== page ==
Jackson v. Lawson et al, No. 4:2020cv00559 - Document 6 (E.D. Mo. 2020)

Court Description: OPINION, MEMORANDUM AND ORDER [See Full Order] IT IS HEREBY ORDERED that plaintiffs motion for leave to proceed in forma pauperis (Docket No. 3 ) is GRANTED. IT IS FURTHER ORDERED that plaintiff must pay an initial partial filing fee of $35.6 5 within twenty-one (21) days of the date of this order. Plaintiff is instructed to make his remittance payable to Clerk, United States District Court, and to include upon it: (1) his name; (2) his prison registration number; (3) the case number; and (4) the statement that the remittance is for an original proceeding. IT IS FURTHER ORDERED that plaintiffs motion for appointment of counsel (Docket No. 2 ) is DENIED AS MOOT. IT IS FURTHER ORDERED that this action is dismissed without prejudi ce for failure to state a claim. See 28 U.S.C. § 1915(e)(2)(B). A separate order of dismissal will be entered herewith. IT IS FURTHER ORDERED that an appeal from this dismissal would not be taken in good faith. Signed by District Judge Henry Edward Autrey on 8/18/20. (EAB)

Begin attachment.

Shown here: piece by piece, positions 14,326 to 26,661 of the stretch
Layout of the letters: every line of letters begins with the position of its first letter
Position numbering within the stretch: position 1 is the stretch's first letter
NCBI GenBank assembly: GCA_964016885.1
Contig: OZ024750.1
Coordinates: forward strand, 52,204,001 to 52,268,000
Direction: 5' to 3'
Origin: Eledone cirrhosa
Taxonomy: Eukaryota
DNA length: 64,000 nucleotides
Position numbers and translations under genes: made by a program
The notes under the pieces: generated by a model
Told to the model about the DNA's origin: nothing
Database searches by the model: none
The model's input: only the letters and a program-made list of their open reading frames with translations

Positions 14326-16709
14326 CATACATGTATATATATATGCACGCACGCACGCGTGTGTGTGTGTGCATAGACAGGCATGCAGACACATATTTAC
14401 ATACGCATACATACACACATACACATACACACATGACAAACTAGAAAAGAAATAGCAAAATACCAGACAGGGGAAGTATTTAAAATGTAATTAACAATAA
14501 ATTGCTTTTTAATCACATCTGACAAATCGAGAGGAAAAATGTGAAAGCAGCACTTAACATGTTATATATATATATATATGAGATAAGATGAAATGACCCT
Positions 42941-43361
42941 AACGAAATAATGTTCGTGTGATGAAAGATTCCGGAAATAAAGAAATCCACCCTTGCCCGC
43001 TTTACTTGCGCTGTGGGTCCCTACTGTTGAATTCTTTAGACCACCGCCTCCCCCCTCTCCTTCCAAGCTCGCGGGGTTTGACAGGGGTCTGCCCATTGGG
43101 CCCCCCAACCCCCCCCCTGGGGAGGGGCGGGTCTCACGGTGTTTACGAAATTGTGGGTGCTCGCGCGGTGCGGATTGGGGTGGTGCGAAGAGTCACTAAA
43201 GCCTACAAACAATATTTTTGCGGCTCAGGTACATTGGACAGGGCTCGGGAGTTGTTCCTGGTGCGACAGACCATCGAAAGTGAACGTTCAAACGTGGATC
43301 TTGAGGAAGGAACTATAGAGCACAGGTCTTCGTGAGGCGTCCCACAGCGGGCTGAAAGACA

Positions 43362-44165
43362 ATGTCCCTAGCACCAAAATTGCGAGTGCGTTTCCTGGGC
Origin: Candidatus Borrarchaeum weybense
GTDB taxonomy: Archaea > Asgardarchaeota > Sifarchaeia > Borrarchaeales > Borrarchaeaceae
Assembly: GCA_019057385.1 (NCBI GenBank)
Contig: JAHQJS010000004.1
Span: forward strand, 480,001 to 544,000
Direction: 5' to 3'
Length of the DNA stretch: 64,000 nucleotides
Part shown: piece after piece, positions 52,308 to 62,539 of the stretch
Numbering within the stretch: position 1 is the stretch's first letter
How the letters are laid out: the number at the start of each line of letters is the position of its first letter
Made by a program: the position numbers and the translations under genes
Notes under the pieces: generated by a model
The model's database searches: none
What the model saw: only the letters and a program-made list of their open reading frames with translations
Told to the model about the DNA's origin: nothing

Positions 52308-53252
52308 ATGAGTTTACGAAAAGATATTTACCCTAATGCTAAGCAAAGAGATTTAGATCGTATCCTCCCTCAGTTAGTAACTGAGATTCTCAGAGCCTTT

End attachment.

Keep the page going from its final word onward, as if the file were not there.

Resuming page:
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Jackson v. Lawson et al Doc. 6 Case: 4:20-cv-00559-JMB Doc. #: 6 Filed: 08/18/20 Page: 1 of 15 PageID #: 27 UNITED STATES DISTRICT COURT EASTERN DISTRICT OF MISSOURI EASTERN DIVISION JAMES JACKSON, Plaintiff, v. TERI LAWSON, et al., Defendants. ) ) ) ) ) ) ) ) ) No. 4:20CV559 JMB OPINION, MEMORANDUM AND ORDER This matter comes before the Court on the motion of plaintiff James Jackson for leave to commence this civil action without prepayment of the required filing fee. (Docket No. 3). Having reviewed the motion and the financial information submitted in support, the Court has determined that plaintiff lacks sufficient funds to pay the entire filing fee, and will assess an initial partial filing fee of $35.65. See 28 U.S.C. § 1915(b)(1). Additionally, for the reasons discussed below, the Court will dismiss plaintiff’s complaint without prejudice. 28 U.S.C. § 1915(b)(1) Pursuant to 28 U.S.C. § 1915(b)(1), a prisoner bringing a civil action in forma pauperis is required to pay the full amount of the filing fee. If the prisoner has insufficient funds in his or her prison account to pay the entire fee, the Court must assess and, when funds exist, collect an initial partial filing fee of 20 percent of the greater of (1) the average monthly deposits in the prisoner’s account, or (2) the average monthly balance in the prisoner’s account for the prior six-month period. After payment of the initial partial filing fee, the prisoner is required to make monthly payments of 20 percent of the preceding month’s income credited to the prisoner’s account. 28 U.S.C. § 1915(b)(2). The agency having custody of the prisoner will forward these monthly Dockets.Justia.com Case: 4:20-cv-00559-JMB Doc. #: 6 Filed: 08/18/20 Page: 2 of 15 PageID #: 28 payments to the Clerk of the Court each time the amount in the prisoner’s account exceeds $10.00, until the filing fee is fully paid. Id. In support of his motion for leave to proceed in forma pauperis, plaintiff submitted a copy of his certified inmate account statement. (Docket No. 5). The account statement shows an average monthly deposit of $178.27. The Court will therefore assess an initial partial filing fee of $35.65, which is 20 percent of plaintiff’s average monthly deposit. Legal Standard on Initial Review Under 28 U.S.C. § 1915(e)(2), the Court is required to dismiss a complaint filed in forma pauperis if it is frivolous, malicious, or fails to state a claim upon which relief can be granted. To state a claim under 42 U.S.C. § 1983, a plaintiff must demonstrate a plausible claim for relief, which is more than a “mere possibility of misconduct.” Ashcroft v. Iqbal, 556 U.S. 662, 679 (2009). “A claim has facial plausibility when the plaintiff pleads factual content that allows the court to draw the reasonable inference that the defendant is liable for the misconduct alleged.” Id. at 678. Determining whether a complaint states a plausible claim for relief is a context-specific task that requires the reviewing court to draw upon judicial experience and common sense. Id. at 679. The court must “accept as true the facts alleged, but not legal conclusions or threadbare recitals of the elements of a cause of action, supported by mere conclusory statements.” Barton v. Taber, 820 F.3d 958, 964 (8th Cir. 2016). See also Brown v. Green Tree Servicing LLC, 820 F.3d 371, 372-73 (8th Cir. 2016) (stating that court must accept factual allegations in complaint as true, but is not required to “accept as true any legal conclusion couched as a factual allegation”). When reviewing a pro se complaint under § 1915(e)(2), the Court must give it the benefit of a liberal construction. Haines v. Kerner, 404 U.S. 519, 520 (1972). A “liberal construction” means that if the essence of an allegation is discernible, the district court should construe the 2 Case: 4:20-cv-00559-JMB Doc. #: 6 Filed: 08/18/20 Page: 3 of 15 PageID #: 29 plaintiff’s complaint in a way that permits his or her claim to be considered within the proper legal framework. Solomon v. Petray, 795 F.3d 777, 787 (8th Cir. 2015). However, even pro se complaints are required to allege facts which, if true, state a claim for relief as a matter of law. Martin v. Aubuchon, 623 F.2d 1282, 1286 (8th Cir. 1980). See also Stone v. Harry, 364 F.3d 912, 914-15 (8th Cir. 2004) (stating that federal courts are not required to “assume facts that are not alleged, just because an additional factual allegation would have formed a stronger complaint”). In addition, affording a pro se complaint the benefit of a liberal construction does not mean that procedural rules in ordinary civil litigation must be interpreted so as to excuse mistakes by those who proceed without counsel. See McNeil v. United States, 508 U.S. 106, 113 (1993). The Complaint Plaintiff is a self-represented litigant who is currently incarcerated at the Farmington Correctional Center in Farmington, Missouri. He brings this action pursuant to 42 U.S.C. § 1983. His complaint names Warden Teri Lawson, Correctional Officer Uding, Correctional Officer Wells, Correctional Officer Jones, Sergeant Downing, and Captain Bradley as defendants. All defendants are sued in both their individual and official capacities. (Docket No. 1 at 2-3, 5). In the Statement of Claim, plaintiff states that on March 9, 2020, he was in his cell with his cellmate. (Docket No. 1 at 3). Officers Uding, Wells, and Jones approached plaintiff’s cell and told him and his cellmate to “cuff up.” Plaintiff and his cellmate complied, and they were taken through the sally port to an area near the sergeant’s office. Plaintiff was handcuffed to a bench, while his cellmate was taken into a room next to the office. After about five to ten minutes, plaintiff’s cellmate came out “upset” and told plaintiff that “they [were] violating him [and] his rights.” 3 Case: 4:20-cv-00559-JMB Doc. #: 6 Filed: 08/18/20 Page: 4 of 15 PageID #: 30 At that point, plaintiff was taken into the room where his cellmate had just been. (Docket No. 1 at 4). Officer Uding and Officer Wells put him in “double cuffs” while Officer Jones observed. Then, Officer Uding and Officer Wells began undressing plaintiff while his hands were behind his back. Plaintiff alleges that as Officer Uding was removing his boxers, Uding “grabbed [plaintiff’s] right [buttocks].” Plaintiff turned to Officer Uding and asked him “what type of games they [were] playing because [Officer Uding] had just violated [him].” Officer Wells told plaintiff to “shut up and face the wall,” which plaintiff did. Once Officer Uding and Officer Wells finished removing plaintiff’s boxers, plaintiff states that Officer Uding “made an insulting comment.” Specifically, plaintiff asserts that Officer Uding said “is that a string I see in your [buttocks].” Plaintiff became mad because plaintiff “knew it wasn’t a string in [his buttocks].” According to plaintiff, Officer Uding directed him to “squat and cough.” When plaintiff complied, Officer Uding allegedly said “isn’t [that] a nice view.” Plaintiff claims that Officer Wells and Officer Jones laughed. Afterwards, they helped plaintiff put his clothes back on. Plaintiff states that during the search, Sergeant Downing “was observing from the panel” the whole time. Sergeant Downing told plaintiff that plaintiff had been searched “due to Captain Bradley[’s] orders.” Plaintiff responded by telling Sergeant Downing that he feared for his life. As a result of this search, plaintiff asks the Court to order that an inmate cannot be strip searched out-of-view of a camera. (Docket No. 1 at 7). He also seeks $250,000 in damages for the violation of his constitutional rights, as well as an additional $10,000 from each named defendant. Discussion Plaintiff is a self-represented litigant who brings this action pursuant to 42 U.S.C. § 1983. He alleges that his constitutional rights were violated when he underwent a visual body cavity 4 Case: 4:20-cv-00559-JMB Doc. #: 6 Filed: 08/18/20 Page: 5 of 15 PageID #: 31 search while a prisoner at the Farmington Correctional Center. For the reasons discussed below, plaintiff’s complaint must be dismissed for failure to state a claim. A. Official Capacity Claims In an official capacity claim against an individual, the claim is actually “against the governmental entity itself.” See White v. Jackson, 865 F.3d 1064, 1075 (8th Cir. 2017). Thus, a “suit against a public employee in his or her official capacity is merely a suit against the public employer.” Johnson v. Outboard Marine Corp., 172 F.3d 531, 535 (8th Cir. 1999). See also Brewington v. Keener, 902 F.3d 796, 800 (8th Cir. 2018) (explaining that official capacity suit against sheriff and his deputy “must be treated as a suit against the County”); Kelly v. City of Omaha, Neb., 813 F.3d 1070, 1075 (8th Cir. 2016) (stating that a “plaintiff who sues public employees in their official, rather than individual, capacities sues only the public employer”); and Elder-Keep v. Aksamit, 460 F.3d 979, 986 (8th Cir. 2006) (stating that a “suit against a public official in his official capacity is actually a suit against the entity for which the official is an agent”). In this case, all defendants are alleged to be employed by the Missouri Department of Corrections, a department of the State of Missouri. As such, the official capacity claims against them are actually claims against the State of Missouri itself. In order to prevail, plaintiff must establish the State of Missouri’s liability for the alleged conduct. See Kelly, 813 F.3d at 1075 (stating that to prevail on an official capacity claim, the plaintiff must establish the governmental entity’s liability for the alleged conduct). To the extent that plaintiff is seeking monetary damages, he has not stated a claim under 42 U.S.C. § 1983. “Section 1983 provides for an action against a ‘person’ for a violation, under color of law, of another’s civil rights.” McLean v. Gordon, 548 F.3d 613, 618 (8th Cir. 2008). See also Deretich v. Office of Admin. Hearings, 798 F.2d 1147, 1154 (8th Cir. 1986) (stating that “[§] 5 Case: 4:20-cv-00559-JMB Doc. #: 6 Filed: 08/18/20 Page: 6 of 15 PageID #: 32 1983 provides a cause of action against persons only”). However, “neither a State nor its officials acting in their official capacity are ‘persons’ under § 1983.” Will v. Michigan Dep’t of State Police, 491 U.S. 58, 71 (1989). See also Calzone v. Hawley, 866 F.3d 866, 872 (8th Cir. 2017) (stating that a “State is not a person under § 1983”); and Kruger v. Nebraska, 820 F.3d 295, 301 (8th Cir. 2016) (stating that “a state is not a person for purposes of a claim for money damages under § 1983”). Because the State of Missouri is not a § 1983 person, plaintiff cannot prevail against it in a claim for money damages. To the extent that plaintiff is seeking prospective injunctive relief, he has also failed to state a claim. Liability against a governmental entity may attach if a constitutional violation resulted from (1) an official policy, (2) an unofficial custom, or (3) a deliberately indifferent failure to train or supervise. See Mick v. Raines, 883 F.3d 1075, 1079 (8th Cir. 2018). See also Marsh v. Phelps Cty., 902 F.3d 745, 751 (8th Cir. 2018) (recognizing “claims challenging an unconstitutional policy or custom, or those based on a theory of inadequate training, which is an extension of the same”). Thus, there are three ways in which plaintiff can prove the State of Missouri’s liability. First, plaintiff can show the existence of an unconstitutional policy. “Policy” refers to “official policy, a deliberate choice of a guiding principle or procedure made by the…official who has final authority regarding such matters.” Corwin v. City of Independence, Mo., 829 F.3d 695, 700 (8th Cir. 2016). For a policy that is unconstitutional on its face, a plaintiff needs no other evidence than a statement of the policy and its exercise. Szabla v. City of Brooklyn, Minn., 486 F.3d 385, 389 (8th Cir. 2007). However, when “a policy is constitutional on its face, but it is asserted that a [governmental entity] should have done more to prevent constitutional violations by its employees, a plaintiff must establish the existence of a ‘policy’ by demonstrating that the inadequacies were a product of deliberate or conscious choice by the policymakers.” Id. at 390. 6 Case: 4:20-cv-00559-JMB Doc. #: 6 Filed: 08/18/20 Page: 7 of 15 PageID #: 33 “A policy may be either a policy statement, ordinance, regulation, or decision officially adopted and promulgated by the [governmental entity’s] governing body.” Angarita v. St. Louis Cty., 981 F.2d 1537, 1546 (8th Cir. 1992). Second, plaintiff can establish a claim of liability based on an unconstitutional “custom.” In order to do so, plaintiff must demonstrate: 1) The existence of a continuing, widespread, persistent pattern of unconstitutional misconduct by the governmental entity’s employees; 2) Deliberate indifference to or tacit authorization of such conduct by the governmental entity’s policymaking officials after notice to the officials of that misconduct; and 3) That plaintiff was injured by acts pursuant to the governmental entity’s custom, i.e., that the custom was a moving force behind the constitutional violation. Johnson v. Douglas Cty. Med. Dep’t, 725 F.3d 825, 828 (8th Cir. 2013). Finally, plaintiff can assert a claim against a governmental entity by establishing a deliberately indifferent failure to train or supervise. To do so, plaintiff must allege a “pattern of similar constitutional violations by untrained employees.” S.M. v. Lincoln Cty., 874 F.3d 581, 585 (8th Cir. 2017). Plaintiff does not need to specifically plead the existence of an unconstitutional policy or custom. Crumpley-Patterson v. Trinity Lutheran Hosp., 388 F.3d 588, 591 (8th Cir. 2004). However, at a minimum, the complaint must allege facts supporting the proposition that an unconstitutional policy or custom exists. Doe ex rel. Doe v. Sch. Dist. of City of Norfolk, 340 F.3d 605, 614 (8th Cir. 2003). Here, plaintiff has not provided any allegations supporting the proposition that an unconstitutional policy or custom exists. That is, he does not mention any “policy statement, 7 Case: 4:20-cv-00559-JMB Doc. #: 6 Filed: 08/18/20 Page: 8 of 15 PageID #: 34 ordinance, regulation, or decision officially adopted and promulgated by” the State of Missouri. He also does not point to any widespread unconstitutional misconduct, much less establish that policymaking officials were deliberately indifferent to or tacitly authorized such misconduct. To the contrary, plaintiff’s allegations detail only a single incident. However, the Court cannot infer the existence of an unconstitutional policy or custom from a single occurrence. See Wedemeier v. City of Ballwin, Mo., 931 F.2d 24, 26 (8th Cir. 1991). Furthermore, plaintiff does not claim that his constitutional rights were violated due to the State of Missouri’s failure to train its employees. Even if he had made such a claim, his facts do not demonstrate a “pattern of similar constitutional violations by untrained employees.” Because plaintiff has not shown that the State of Missouri is liable due to an unconstitutional policy, custom, or failure to train, he cannot prevail against it on a claim for prospective injunctive relief. As noted above, plaintiff’s official capacity claims against defendants are actually claims against defendants’ employer. In this case, the employer is the State of Missouri. Since plaintiff has not stated a claim against the State of Missouri, the official capacity claims must be dismissed. B. Individual Capacity Claim Against Warden Lawson Plaintiff’s individual capacity claim against Warden Lawson must be dismissed. Vicarious liability is inapplicable to § 1983 suits. Marsh, 902 F.3d at 754. As such, “[g]overnment officials are personally liable only for their own misconduct.” S.M. v. Krigbaum, 808 F.3d 335, 340 (8th Cir. 2015). Thus, “a supervising officer can be liable for an inferior officer’s constitutional violation only if he directly participated in the constitutional violation, or if his failure to train or supervise the offending actor caused the deprivation.” Parrish v. Ball, 594 F.3d 993, 1001 (8th Cir. 2010). See also Moore v. City of Desloge, Mo., 647 F.3d 841, 849 (8th Cir. 2011) (stating that in 8 Case: 4:20-cv-00559-JMB Doc. #: 6 Filed: 08/18/20 Page: 9 of 15 PageID #: 35 order to maintain an action for training or supervisory liability, the plaintiff must show that the failure to train or supervise caused the injury). In plaintiff’s “Statement of Claim,” there are no allegations whatsoever against Warden Lawson. Indeed, she is not mentioned at all in the complaint, except to be named as a defendant. Certainly, there is no indication that she directly participated in the search of which plaintiff complains. Furthermore, there are no factual allegations to support a failure to train or supervise claim. It appears that plaintiff is attempting to assert liability against Warden Lawson based on her position as warden of Farmington Correctional Center. As noted above, however, vicarious liability is not applicable in § 1983 suits. Moreover, “a general responsibility for supervising the operations of a prison is insufficient to establish the personal involvement required to support liability.” Camberos v. Branstad, 73 F.3d 174, 176 (8th Cir. 1995). Therefore, the individual capacity claim against Warden Lawson must be dismissed. C. Fourth Amendment Claim Plaintiff asserts that Officer Uding, Wells, and Jones conducted a visual body cavity search on him, that Sergeant Downing observed the search, and that Captain Bradley ordered the search. To the extent that plaintiff is alleging this search violated the Fourth Amendment, the claims against defendants must be dismissed. “[A] convicted inmate has rights under the Fourth Amendment against unreasonable searches of his body.” Story v. Foote, 782 F.3d 968, 971 (8th Cir. 2015). Nevertheless, “[l]awful incarceration brings about the necessary withdrawal or limitation of many privileges and rights, a retraction justified by the considerations underlying our penal system.” Goff v. Nix, 803 F.2d 858, 862 (8th Cir. 1986) (quoting Pell v. Procunier, 417 U.S. 817, 822 (1974)). In other words, a prisoner has a far lower expectation of privacy than most other individuals. Id. at 365. 9 Case: 4:20-cv-00559-JMB Doc. #: 6 Filed: 08/18/20 Page: 10 of 15 PageID #: 36 To that end, visual body cavity searches on prison inmates are not per se unreasonable. Id. at 360, 371 (sustaining constitutionality of visual body cavity searches undertaken when prisoners moved outside their housing units or left the confines of the penitentiary). See also Franklin v. Lockhart, 883 F.2d 654, 656-57 (8th Cir. 1989) (stating that because legitimate security concerns provided justification, the twice-daily visual body cavity searches conducted by prison officials did not violate either the Fourth or Eighth Amendments). “Where there is no substantial evidence that the manner of the search is an exaggerated response to the perceived security concerns…wideranging deference [is given] to prison officials on matters concerning institutional security.” Franklin, 883 F.2d at 657. Here, plaintiff has not sufficiently alleged that his Fourth Amendment right against unreasonable searches was violated. As noted above, visual body cavity searches of prison inmates are not per se unreasonable, and plaintiff presents no facts to show that this particular search was wrongful. For instance, he has not alleged that the search was unwarranted; that it was done with an improper motive, such as retaliation; that it violated any policies; or that he has been searched in such a manner an undue number of times. Plaintiff does assert that Officer Uding “grabbed” his buttock, but as plaintiff makes clear, this touching occurred while Officer Uding and Officer Wells were removing plaintiff’s boxers to conduct the search. A third officer was in the room, while another was observing remotely. There is no indication that this touching was done for sexual gratification or that it was anything other than incidental to the removal of plaintiff’s boxers while his own hands were cuffed. See SeltzerBey v. Delo, 66 F.3d 961, 962-63 (8th Cir. 1995) (prisoner’s allegations that guard conducted daily strip searches, made sexual comments about prisoner’s penis and buttocks, and rubbed prisoner’s buttocks with nightstick were sufficient to allege a Fourth Amendment violation withstanding 10 Case: 4:20-cv-00559-JMB Doc. #: 6 Filed: 08/18/20 Page: 11 of 15 PageID #: 37 summary judgment). In short, plaintiff’s allegations do not demonstrate a Fourth Amendment violation. Therefore, to the extent that plaintiff is asserting a Fourth Amendment claim against defendants, it must be dismissed. D. Eighth Amendment Sexual Assault and Sexual Harassment Claims Plaintiff alleges that Officer Uding grabbed his buttock while conducting a search, and later made an insulting comment. To the extent that plaintiff is alleging this constitutes a sexual assault or sexual harassment under the Eighth Amendment, the claim against Officer Uding must be dismissed. The Eighth Amendment prohibits the infliction of “cruel and unusual punishments.” U.S. Const. amend. VIII. The amendment serves to protect those who are incarcerated from physical or sexual assault at the hands of correctional officers. See Berryhill v. Schriro, 137 F.3d 1073, 1076 (8th Cir. 1998) (stating that “sexual or other assaults are not a legitimate part of a prisoner’s punishment, and the substantial physical and emotional harm suffered by a victim of such abuse are compensable injuries”). Here, plaintiff alleges that Officer Uding “grabbed” his buttock during the course of a search. However, as plaintiff acknowledges, this occurred during a visual body cavity search when his arms were restrained. More specifically, this touching occurred while Officer Uding and Officer Wells were removing plaintiff’s boxers to conduct the search. A third officer was in the room, while another was observing remotely. There is no indication that this touching was done for sexual gratification or that it was anything other than incidental to the removal of plaintiff’s boxers while his own hands were cuffed. In short, he has not sufficiently alleged that Officer Uding’s actions amounted to a sexual assault. See Williams v. Prudden, 67 Fed. Appx. 976, 977 (8th Cir. 2003) (explaining that inmate sufficiently stated “an Eighth Amendment claim by alleging 11 Case: 4:20-cv-00559-JMB Doc. #: 6 Filed: 08/18/20 Page: 12 of 15 PageID #: 38 that [defendant] ground his pelvis against her, grabbed her breast, verbally demanded sexual favors, made physical sexual advances, and attempted to force himself upon her”). With regard to sexual harassment, a prisoner can bring a cause of action pursuant to § 1983 for sexual harassment by a correctional employee. See Watson v. Jones, 980 F.2d 1165, 1166 (8th Cir. 1992). Because sexual harassment or abuse of a prisoner by a correctional officer can never serve a legitimate penological purpose, such abuse can constitute the unnecessary and wanton infliction of pain. Freitas v. Ault, 109 F.3d 1335, 1338 (8th Cir. 1997). To prevail on a constitutional claim of sexual harassment, a prisoner must prove that, as an objective matter, the alleged abuse or harassment caused pain and, as a subjective matter, that the officer acted with a sufficiently culpable state of mind. Id. However, “sexual harassment, absent contact or touching, does not constitute unnecessary and wanton infliction of pain.” Howard v. Everett, 208 F.3d 218 (8th Cir. 2000) (unpublished opinion). In this case, plaintiff states that along with allegedly grabbing his buttock, Officer Uding made insulting comments. In particular, plaintiff states that Officer Uding made a remark about seeing a string in plaintiff’s buttocks. Later, after plaintiff was made to “squat and cough” as part of a visual body cavity search, Officer Uding purportedly said “isn’t [that] a nice view.” These comments do not adequately assert a sexual harassment claim. With regard to the first statement, it is not entirely clear why plaintiff believes it to be improper, especially given the context in which Officer Uding was performing a visual body cavity search. That is, it appears that Officer Uding saw something and made a remark about it, which plaintiff admits made him mad. The second statement, while perhaps inappropriate, was not accompanied by any contact or touching. There is no indication that Officer Uding said anything further, or had any other 12 Case: 4:20-cv-00559-JMB Doc. #: 6 Filed: 08/18/20 Page: 13 of 15 PageID #: 39 physical contact with plaintiff. As such, plaintiff’s allegations are insufficient to support a sexual harassment claim. See Watson v. Jones, 980 F.2d 1165, 1165-66 (8th Cir. 1992) (plaintiffs’ allegations that female prison guard performed almost daily pat-down searches, tickled them, and fondled and rubbed their genital areas was sufficient to withstand summary judgment). For the reasons discussed above, plaintiff has not stated an Eighth Amendment claim against Officer Uding. E. Eighth Amendment Failure to Intervene Claim Plaintiff alleges that Officers Wells and Jones were physically present in the room when he was searched, while Sergeant Downing was observing from a remote location. To the extent that plaintiff is attempting to assert an Eighth Amendment failure to intervene claim against these defendants, the claim must be dismissed. Under 42 U.S.C. § 1983, a correctional officer can be held liable for failing to intervene in another officer’s constitutional violation. See Putman v. Gerloff, 639 F.2d 415, 423 (8th Cir. 1981) (determining that a deputy could be held “jointly liable for failing to intervene if a fellow officer…was using excessive force and otherwise was unlawfully punishing the prisoner”); and Buckner v. Hollins, 983 F.2d 119, 121-22 (8th Cir. 1993) (determining that state corrections officer had a duty to intervene on behalf of inmate being assaulted by a county corrections officer). “A prison official acts with deliberate indifference to an inmate’s safety when the official is present at the time of an assault and fails to intervene or otherwise act to end the assault.” Williams v. Mueller, 13 F.3d 1214, 1216 (8th Cir. 1994). As explained more fully above, plaintiff has not established that a constitutional violation occurred during his visual body cavity search. It therefore follows that Officer Wells, Officer 13 Case: 4:20-cv-00559-JMB Doc. #: 6 Filed: 08/18/20 Page: 14 of 15 PageID #: 40 Jones, and Sergeant Downing cannot be liable for failing to intervene. Thus, this claim must be dismissed. F. Preservice Dismissal Pursuant to 28 U.S.C. § 1915, the Court is required to dismiss a complaint filed in forma pauperis any time it determines that the action is frivolous, malicious, or fails to state a claim. 28 U.S.C. § 1915(e)(2). As discussed above, plaintiff’s official capacity claims must be dismissed because he has not stated a claim against the State of Missouri, the entity employing defendants. The claim against Warden Lawson must be dismissed because there are no allegations against her showing that she was personally responsible for any action taken against plaintiff, or that she failed to train or supervise her employees. Plaintiff’s Fourth Amendment claim is insufficient, because there are no facts suggesting that the visual body cavity search was unreasonable. His Eighth Amendment claims regarding sexual assault and sexual harassment are insufficient, as the alleged contact plaintiff describes during the course of a search does not demonstrate that Officer Uding acted with the purpose of sexual gratification. To the contrary, it occurred during a search in which Officer Uding and Officer Wells were removing plaintiff’s clothes, while plaintiff was in restraints, necessitating some contact. Moreover, Officer Uding’s later sexually-tinged comment was not accompanied by any contact or touching. Finally, because plaintiff has not established that Officer Uding violated his constitutional rights, defendants Wells, Jones, and Downing cannot be liable for failing to intervene. Therefore, this action must be dismissed without prejudice for failure to state a claim. 14 Case: 4:20-cv-00559-JMB Doc. #: 6 Filed: 08/18/20 Page: 15 of 15 PageID #: 41 G. Motion for Appointment of Counsel Plaintiff has filed a motion to appoint counsel. (Docket No. 2). The motion will be denied as moot as this action is being dismissed without prejudice for failure to state a claim. See 28 U.S.C. § 1915(e)(2)(B). Accordingly, IT IS HEREBY ORDERED that plaintiff’s motion for leave to proceed in forma pauperis (Docket No. 3) is GRANTED. IT IS FURTHER ORDERED that plaintiff must pay an initial partial filing fee of $35.65 within twenty-one (21) days of the date of this order. Plaintiff is instructed to make his remittance payable to “Clerk, United States District Court,” and to include upon it: (1) his name; (2) his prison registration number; (3) the case number; and (4) the statement that the remittance is for an original proceeding. IT IS FURTHER ORDERED that plaintiff’s motion for appointment of counsel (Docket No. 2) is DENIED AS MOOT. IT IS FURTHER ORDERED that this action is dismissed without prejudice for failure to state a claim. See 28 U.S.C. § 1915(e)(2)(B). A separate order of dismissal will be entered herewith. IT IS FURTHER ORDERED that an appeal from this dismissal would not be taken in good faith. Dated this 18th day of August, 2020. HENRY EDWARD AUTREY UNITED STATES DISTRICT JUDGE 15